Six years later I was still attending church, considered myself a Christian, and valued my relationship with God, but I got to a point of seeing how the church was referring to my gay friends (and the wider LGBTI community in general) and I thought “No, this is not ok. You want these people to know God but at the same time you’re treating them horribly” and is it actually wrong to be same sex-attracted? I went to speak to a mentor of mine, and she gave me advice I needed to hear. She said “You need answers, and you can’t just sit here and wait for them to come to you.” So I went looking. I went online, I googled everything I possibly could to do with being bisexual and Christian, I YouTubed, and I listened to people’s stories. I spoke to my old Youth and Young Adults pastor, and I sat with my questions for a really long time. I got to a point though, where I thought “yeah, I do like girls, and I’m ok with it”.
In the process of reconciling both my sexuality and faith, I came out to my best friend – she responded terribly. I slowly started coming out to some other people, with mixed responses. Some were great, some not so much. My mum was really supportive which was fantastic.
I wanted to meet other people who were going through a similar experience to me – but I didn’t know where to find them! A good friend of mine and I looked online and we started attending a lesbian/bi girls social group. I came home from that thinking “If I’m bi, is this what I have to be like?” I was searching for what it meant to be a part of the LGBTI community, but so far what I had found didn’t seem quite right.
I wanted to find somewhere to meet Christian friends who could hold their faith and sexuality together, without one outweighing the other. My old Youth and Young Adults Pastor told me about a group for LGBTI Christians that he had been working with for many years and I attended the group with him for a while. As I was working through this stuff it just so happened that another guy from my Church turned up at the same group! I made some more friends, and it was good to have people in my life who could understand some of my experience.
I was later asked to be involved in a brainstorming/discussion group for a course for Christians who were working through their faith and sexuality; I also attended the course when it ran and I made a whole heap of new friends. Friends who have been able to push through, and work to a point that they can stay true to both their faith and sexuality, not have to deny one for the sake of another.
I want young people to know that there are some churches that are totally accepting of LGBTI young people. For some young people though, the message that they are getting from their church is that LGBTI identity and faith don’t mix. Some try to ‘pray the gay away’, and some just won’t acknowledge it. This adds to the general fear of those around them saying ‘you’re not ok’. A fear that you’re not going to be accepted, that you can’t come out or everyone will hate you.
Sexuality and gender identity is a hot topic within the church. People have taken verses from the bible and read them as meaning that homosexuality is wrong, but if they would just read them in context they would see that’s not the case. I have come across Christians who are totally ok with homosexuality, as well as some who are not, and some are just scared to question what they have been told from a pulpit time and time again.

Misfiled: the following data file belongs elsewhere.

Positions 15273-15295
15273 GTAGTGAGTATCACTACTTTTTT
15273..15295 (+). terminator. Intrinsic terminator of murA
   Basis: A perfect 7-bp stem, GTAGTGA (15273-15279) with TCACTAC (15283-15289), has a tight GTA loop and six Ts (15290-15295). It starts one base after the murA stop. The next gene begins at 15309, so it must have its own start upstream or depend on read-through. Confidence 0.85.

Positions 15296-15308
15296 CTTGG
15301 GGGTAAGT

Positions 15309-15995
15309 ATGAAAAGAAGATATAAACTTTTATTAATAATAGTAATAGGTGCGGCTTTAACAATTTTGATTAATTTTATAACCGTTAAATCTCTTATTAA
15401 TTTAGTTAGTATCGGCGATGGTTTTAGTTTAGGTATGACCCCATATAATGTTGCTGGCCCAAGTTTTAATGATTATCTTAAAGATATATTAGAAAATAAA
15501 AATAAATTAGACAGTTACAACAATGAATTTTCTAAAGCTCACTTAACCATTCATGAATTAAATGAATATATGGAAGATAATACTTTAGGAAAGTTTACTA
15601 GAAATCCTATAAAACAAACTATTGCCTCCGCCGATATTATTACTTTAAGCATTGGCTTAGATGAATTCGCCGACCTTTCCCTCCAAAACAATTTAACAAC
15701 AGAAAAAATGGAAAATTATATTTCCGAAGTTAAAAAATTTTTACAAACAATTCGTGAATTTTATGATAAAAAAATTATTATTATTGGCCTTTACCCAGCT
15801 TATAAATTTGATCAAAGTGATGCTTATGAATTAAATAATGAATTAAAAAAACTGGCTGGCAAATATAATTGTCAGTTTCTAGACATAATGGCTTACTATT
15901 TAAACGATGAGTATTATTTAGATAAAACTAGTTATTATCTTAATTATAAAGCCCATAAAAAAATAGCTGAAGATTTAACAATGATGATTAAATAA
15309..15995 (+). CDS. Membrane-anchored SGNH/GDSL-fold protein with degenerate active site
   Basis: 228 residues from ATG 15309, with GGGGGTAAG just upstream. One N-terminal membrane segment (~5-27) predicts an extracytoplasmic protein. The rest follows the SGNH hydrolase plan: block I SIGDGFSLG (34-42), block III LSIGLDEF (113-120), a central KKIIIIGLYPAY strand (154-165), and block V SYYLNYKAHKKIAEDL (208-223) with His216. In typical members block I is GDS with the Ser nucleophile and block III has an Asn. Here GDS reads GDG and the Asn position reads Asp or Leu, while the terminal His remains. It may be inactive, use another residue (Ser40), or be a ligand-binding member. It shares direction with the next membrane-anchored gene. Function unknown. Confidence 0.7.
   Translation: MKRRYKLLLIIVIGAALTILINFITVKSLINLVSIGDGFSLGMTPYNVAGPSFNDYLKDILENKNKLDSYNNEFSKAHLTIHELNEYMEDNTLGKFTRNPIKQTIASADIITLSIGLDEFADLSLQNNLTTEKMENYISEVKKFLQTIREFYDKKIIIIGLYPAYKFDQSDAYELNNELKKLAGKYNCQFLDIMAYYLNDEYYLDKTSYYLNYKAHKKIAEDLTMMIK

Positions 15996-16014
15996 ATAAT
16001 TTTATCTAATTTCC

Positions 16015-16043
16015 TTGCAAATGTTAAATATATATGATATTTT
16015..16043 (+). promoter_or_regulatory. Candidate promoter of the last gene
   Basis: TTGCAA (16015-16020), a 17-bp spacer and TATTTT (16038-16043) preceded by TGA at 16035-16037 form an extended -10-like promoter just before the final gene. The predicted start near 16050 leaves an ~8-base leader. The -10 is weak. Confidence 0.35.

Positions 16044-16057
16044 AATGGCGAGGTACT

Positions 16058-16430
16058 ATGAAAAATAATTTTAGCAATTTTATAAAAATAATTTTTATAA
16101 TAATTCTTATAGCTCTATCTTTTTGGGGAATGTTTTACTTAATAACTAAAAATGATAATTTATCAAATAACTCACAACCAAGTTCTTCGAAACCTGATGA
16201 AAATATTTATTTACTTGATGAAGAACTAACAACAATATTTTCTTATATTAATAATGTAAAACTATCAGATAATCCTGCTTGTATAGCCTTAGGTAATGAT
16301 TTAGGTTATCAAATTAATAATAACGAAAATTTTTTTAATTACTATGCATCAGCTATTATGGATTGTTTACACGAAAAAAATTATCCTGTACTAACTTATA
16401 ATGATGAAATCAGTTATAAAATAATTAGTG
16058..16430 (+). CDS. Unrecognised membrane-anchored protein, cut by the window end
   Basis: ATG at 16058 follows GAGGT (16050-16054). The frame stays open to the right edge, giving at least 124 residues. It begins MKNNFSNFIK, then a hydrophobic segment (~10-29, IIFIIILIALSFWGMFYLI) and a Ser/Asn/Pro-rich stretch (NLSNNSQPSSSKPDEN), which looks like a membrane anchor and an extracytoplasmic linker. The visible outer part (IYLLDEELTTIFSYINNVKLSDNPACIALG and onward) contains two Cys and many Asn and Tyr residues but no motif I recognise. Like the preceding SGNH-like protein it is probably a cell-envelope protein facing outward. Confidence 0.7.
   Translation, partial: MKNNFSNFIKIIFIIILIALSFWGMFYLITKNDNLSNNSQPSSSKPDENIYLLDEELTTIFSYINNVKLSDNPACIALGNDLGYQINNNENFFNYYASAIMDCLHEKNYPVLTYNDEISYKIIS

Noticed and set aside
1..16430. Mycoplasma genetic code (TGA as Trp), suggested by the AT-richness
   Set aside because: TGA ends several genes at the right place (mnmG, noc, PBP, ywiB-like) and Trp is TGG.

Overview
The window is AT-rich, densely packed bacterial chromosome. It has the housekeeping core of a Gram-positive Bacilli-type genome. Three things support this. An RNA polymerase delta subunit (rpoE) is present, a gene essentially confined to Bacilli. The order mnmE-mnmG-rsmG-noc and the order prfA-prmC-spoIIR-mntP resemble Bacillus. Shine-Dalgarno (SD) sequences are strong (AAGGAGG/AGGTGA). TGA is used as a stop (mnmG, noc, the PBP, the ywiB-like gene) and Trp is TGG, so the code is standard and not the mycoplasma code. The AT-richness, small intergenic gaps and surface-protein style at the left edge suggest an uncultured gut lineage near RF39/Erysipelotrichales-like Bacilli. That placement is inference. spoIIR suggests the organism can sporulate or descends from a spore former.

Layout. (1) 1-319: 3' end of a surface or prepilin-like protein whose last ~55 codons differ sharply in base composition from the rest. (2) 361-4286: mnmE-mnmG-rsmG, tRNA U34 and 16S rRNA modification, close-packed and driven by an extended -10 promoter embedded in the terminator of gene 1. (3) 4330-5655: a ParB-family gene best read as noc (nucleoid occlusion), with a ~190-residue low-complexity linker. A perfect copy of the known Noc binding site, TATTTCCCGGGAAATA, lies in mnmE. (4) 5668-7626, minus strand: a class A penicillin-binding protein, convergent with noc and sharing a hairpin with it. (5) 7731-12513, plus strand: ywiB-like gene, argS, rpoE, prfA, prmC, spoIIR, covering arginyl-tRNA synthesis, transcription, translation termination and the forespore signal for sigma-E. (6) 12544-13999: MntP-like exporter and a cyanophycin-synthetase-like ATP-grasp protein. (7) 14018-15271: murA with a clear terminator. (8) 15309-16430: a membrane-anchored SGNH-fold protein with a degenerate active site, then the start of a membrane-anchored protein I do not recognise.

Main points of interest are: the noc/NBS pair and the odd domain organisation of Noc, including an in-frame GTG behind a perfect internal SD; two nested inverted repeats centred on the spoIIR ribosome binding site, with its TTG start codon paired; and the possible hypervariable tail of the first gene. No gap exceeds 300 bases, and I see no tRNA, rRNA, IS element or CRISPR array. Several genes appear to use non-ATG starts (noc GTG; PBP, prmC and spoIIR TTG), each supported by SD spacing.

I see a ‘gap’ in the Church for young LGBTI Christians. I have been talking to people about this and would love to get something started to support them. Jesus calls people to love. For too long, Christians have been mistaking being ‘tolerant’ of the LGBTI community as loving them. Tolerance is conditional love, and Jesus calls us to love unconditionally.
My dream for LGBTI young people is a lack of fear, visibility, the knowledge that they’re not alone, and the belief that they’re not broken. I want them to be able to walk in to a church and feel loved, and for churches to understand that being of diverse gender or/and sexuality is not sinful, and tolerance is not love.
Being LGBTI can mean that you don’t feel like you fit with your straight friends, but I find that being Bisexual can mean that I feel like I don’t fit with my Gay & Lesbian friends either. I hate labels, and it can be really hard when people, whether they’re gay or straight, tell me to ‘just choose’. I can relate to anyone, but when it comes to sexuality I get shit from both sides – after a while it starts to get to you.
Growing up my family never really spoke about any other option than being straight. I thought I was a bit different but I couldn’t work out how. When I got a bit older I went to Minus18 with some friends, they had gone before and were really comfortable in their own skin. Going to minus18 I felt like I was at home. For the first time I felt like I could be comfortable in my own skin, I thought ‘wow, I’m not weird’. It was the best!
I find that people talk about being pro gay marriage or pro gay rights, but bisexuals are only mentioned in a negative way, like ‘it’s just a phase’.
I don’t like the whole thing of labels. I could fall in love with a guy, or I could fall in love with another girl. Relationships are about connectedness, feeling love, not the gender of a person.